Risk, Trust, and Theft

According to Suren and Ganesh, there is an erosion of trust between cell phone technicians and the public, which both agreed was a valid criticism. Suren pointed out that the public always views the technician with suspicion because they have the capability to steal parts. This precommitment to suspicion can be precarious for the technician. He described a possible scenario where a phone gets wet, and the moisture continues to slowly seep deeper into the phone’s circuitry while it is with the technician. If the moisture reaches the core, the phone may not turn on, and the client may ask to return the phone to the state it was handed over, at which point it will be like attempting to “resurrect the dead”. Echoing their self-critique, while showing a compartment on a front panel of a phone, Hasen showed where the “in-display fingerprint sensor” should have been located and said that it seemed as if his client’s previous technician had stolen it.

The act of repair itself carries a degree of inherent risk. Suren says, “One may wonder why we would charge LKR 1,200 to replace a part which may cost us LKR 200 to buy from Pettah; it is because, in the process, we risk damaging a part which may cost us LKR 12,000”.

However, in this sector, where one’s name is an asset and enables technicians to come to verbal agreements with clients, risking a client’s trust could cost more than just the price of replacing the relevant part. It could also mean the loss of one’s reputation. This is why Hasen does not do quick repairs for everyone. “They might say they want a quick fix, but if things fall apart, I get a bad name”, so he stresses that the client needs to “understand” and not just “know” what the technician is about to do.

The Role of Repair in Society

From a global perspective, the nature of the operations of small-scale cell phone repair technicians does not appear to be unique. Doron (2012)’s description of the repair economy in North India as being innovative, subversive and flexible enough to cater to local needs rings familiar when looking at the local context. However, understandably the profile of services offered in different regions may be different to better reflect the local needs.

From a policy perspective, the “right to repair” related legislature has been adopted in Europe and the United States (Blanc, 2022; Jin et al., 2023). Closer to home, in India, the Department of Consumer Affairs has set up a committee to develop a framework on the right-to-repair (PIB, n.d.). Advocates of such legislation describe how such interventions could make it easier for consumers to extend the lifespan of products and reduce e-waste. However, market forces may have a backfire effect if such interventions trigger manufacturers to reduce prices and increase production, and provide value enhancements (eg. free repair services), making the purchase of a new product a more attractive option (Yang et al., 2023).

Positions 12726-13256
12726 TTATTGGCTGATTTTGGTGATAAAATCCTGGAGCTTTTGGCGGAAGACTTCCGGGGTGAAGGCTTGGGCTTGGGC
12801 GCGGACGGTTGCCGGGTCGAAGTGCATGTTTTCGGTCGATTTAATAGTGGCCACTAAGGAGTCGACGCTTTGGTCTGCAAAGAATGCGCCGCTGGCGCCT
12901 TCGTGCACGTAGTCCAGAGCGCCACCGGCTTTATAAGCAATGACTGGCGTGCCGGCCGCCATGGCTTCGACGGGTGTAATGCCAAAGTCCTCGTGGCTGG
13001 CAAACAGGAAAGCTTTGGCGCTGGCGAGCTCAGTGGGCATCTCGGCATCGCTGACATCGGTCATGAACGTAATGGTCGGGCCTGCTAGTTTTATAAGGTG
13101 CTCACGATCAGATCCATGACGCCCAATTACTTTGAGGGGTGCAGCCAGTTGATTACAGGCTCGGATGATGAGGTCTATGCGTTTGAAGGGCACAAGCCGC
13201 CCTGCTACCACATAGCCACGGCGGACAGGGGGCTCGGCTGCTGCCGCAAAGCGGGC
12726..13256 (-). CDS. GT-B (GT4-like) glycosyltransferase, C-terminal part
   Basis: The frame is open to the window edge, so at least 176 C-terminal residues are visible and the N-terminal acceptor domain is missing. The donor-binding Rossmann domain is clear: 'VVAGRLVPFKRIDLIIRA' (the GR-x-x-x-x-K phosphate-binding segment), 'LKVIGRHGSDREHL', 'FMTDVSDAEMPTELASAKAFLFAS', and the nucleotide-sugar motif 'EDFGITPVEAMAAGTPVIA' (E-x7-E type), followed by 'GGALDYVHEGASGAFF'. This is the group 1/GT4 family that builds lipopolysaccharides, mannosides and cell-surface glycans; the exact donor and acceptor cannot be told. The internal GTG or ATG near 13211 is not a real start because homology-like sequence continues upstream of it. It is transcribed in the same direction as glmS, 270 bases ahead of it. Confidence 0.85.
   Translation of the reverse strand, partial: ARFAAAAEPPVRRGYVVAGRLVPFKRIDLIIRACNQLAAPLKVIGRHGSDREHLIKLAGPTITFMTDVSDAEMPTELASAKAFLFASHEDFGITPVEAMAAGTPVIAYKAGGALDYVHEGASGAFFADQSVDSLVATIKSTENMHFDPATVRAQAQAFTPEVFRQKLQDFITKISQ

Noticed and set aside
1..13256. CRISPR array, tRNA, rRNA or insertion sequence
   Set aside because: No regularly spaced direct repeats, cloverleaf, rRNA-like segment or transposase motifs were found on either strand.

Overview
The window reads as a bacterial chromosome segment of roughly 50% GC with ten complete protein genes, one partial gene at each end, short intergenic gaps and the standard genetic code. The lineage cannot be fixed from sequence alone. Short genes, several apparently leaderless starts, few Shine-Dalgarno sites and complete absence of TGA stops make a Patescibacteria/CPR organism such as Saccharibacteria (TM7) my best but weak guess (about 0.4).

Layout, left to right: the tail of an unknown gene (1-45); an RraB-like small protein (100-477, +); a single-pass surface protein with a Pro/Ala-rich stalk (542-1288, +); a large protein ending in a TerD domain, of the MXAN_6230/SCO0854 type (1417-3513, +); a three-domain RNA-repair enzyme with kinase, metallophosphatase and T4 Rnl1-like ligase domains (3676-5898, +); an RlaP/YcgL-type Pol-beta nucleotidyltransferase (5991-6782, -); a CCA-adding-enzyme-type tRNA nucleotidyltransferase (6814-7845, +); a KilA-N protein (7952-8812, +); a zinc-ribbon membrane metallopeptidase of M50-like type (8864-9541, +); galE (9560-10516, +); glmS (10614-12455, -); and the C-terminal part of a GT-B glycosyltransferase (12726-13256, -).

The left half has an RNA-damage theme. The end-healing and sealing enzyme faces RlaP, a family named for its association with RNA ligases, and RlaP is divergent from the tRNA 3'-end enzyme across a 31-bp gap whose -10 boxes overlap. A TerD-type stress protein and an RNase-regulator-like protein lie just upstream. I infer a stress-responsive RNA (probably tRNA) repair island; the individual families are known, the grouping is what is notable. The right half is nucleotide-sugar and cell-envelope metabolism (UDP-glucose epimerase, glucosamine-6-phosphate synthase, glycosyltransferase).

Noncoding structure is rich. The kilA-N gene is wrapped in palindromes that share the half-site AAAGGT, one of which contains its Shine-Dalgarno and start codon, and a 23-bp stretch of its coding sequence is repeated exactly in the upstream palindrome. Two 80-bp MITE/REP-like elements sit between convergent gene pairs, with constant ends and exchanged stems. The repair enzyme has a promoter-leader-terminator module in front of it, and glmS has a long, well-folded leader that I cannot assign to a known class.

Yang et al., (2023) provide a cautionary tale about having faith in society’s capacity to legislate our way out of social and environmental issues. However, the way cell phone technicians turn private capital into a shared-commons, be it in the form of knowledge or resources shared among collectives, or to simply help someone in need, demonstrates the moral dimension of everyday economic activities, which each one of us could relate to in one way or another. This moral economy exposes how claims are made about what responsibilities we as a society have towards each other and the environment, and then forced to reflect on what motivations we have to acknowledge them or not.

Be that as it may, it must be appreciated that the mobile phone repair sector does help mobile phones to last a while longer away from landfills and allow vulnerable consumers to overcome the logic of inbuilt obsolescence and access communication infrastructure and participate in the global economy (Doron, 2012).


Blanc, M. de 2022. Right to Repair Legislation and Advocacy: 2022 in Review. Electronic Frontier Foundation. [Online]. [Accessed 13 July 2023]. Available from:

Click here.

Cairncross, F. 1995. The death of distance. The Economist. 336(7934), pp.5–28.

Doron, A. 2012. Consumption, technology and adaptation: care and repair economies of mobile phones in North India. Pacific Affairs. 85(3), pp.563–585.

Houston, L. 2019. Mobile Phone Repair Knowledge in Downtown Kampala: Local and Trans-Local Circulations Lara Houston In: Repair Work Ethnographies: Revisiting Breakdown, Relocating Materiality., pp.129–160.

Jin, C., Yang, L. and Zhu, C. 2023. Right to repair: Pricing, welfare, and environmental implications. Management Science. 69(2), pp.1017–1036.

PIB n.d. Department of Consumer Affairs sets up committee to develop comprehensive framework on the Right to Repair. [Accessed 13 July 2023]. Available from: Click here.

TRCSL 2021. Annual Report 2021. Telecommunications Regulatory Commission of Sri Lanka.

TRCSL 2023. Statistics 2023 March [Online]. Telecommunications Regulatory Commission of Sri Lanka. Available from: Click here.

Yang, L., Jin, C. and Zhu, C. 2023. Research: The Unintended Consequences of Right-to-Repair Laws. Harvard Business Review.

Tags: Technology and Innovation in Development, Colombo Urban Lab.


In Sri Lanka, the way telecommunication technologies have embedded themselves into people’s lives cannot be ignored. Over the past two decades, mobile telephone voice subscriptions have gradually increased. Furthermore, at the end of 2021, the total cellular mobile telephone subscriptions were 135% of the population. These facts and figures describe the public’s need for mobile phone connectivity services in order to connect to people and things. However, within this sector, the roles played by states and larger enterprises tend to overshadow the ancillary roles played by people organised at smaller scales.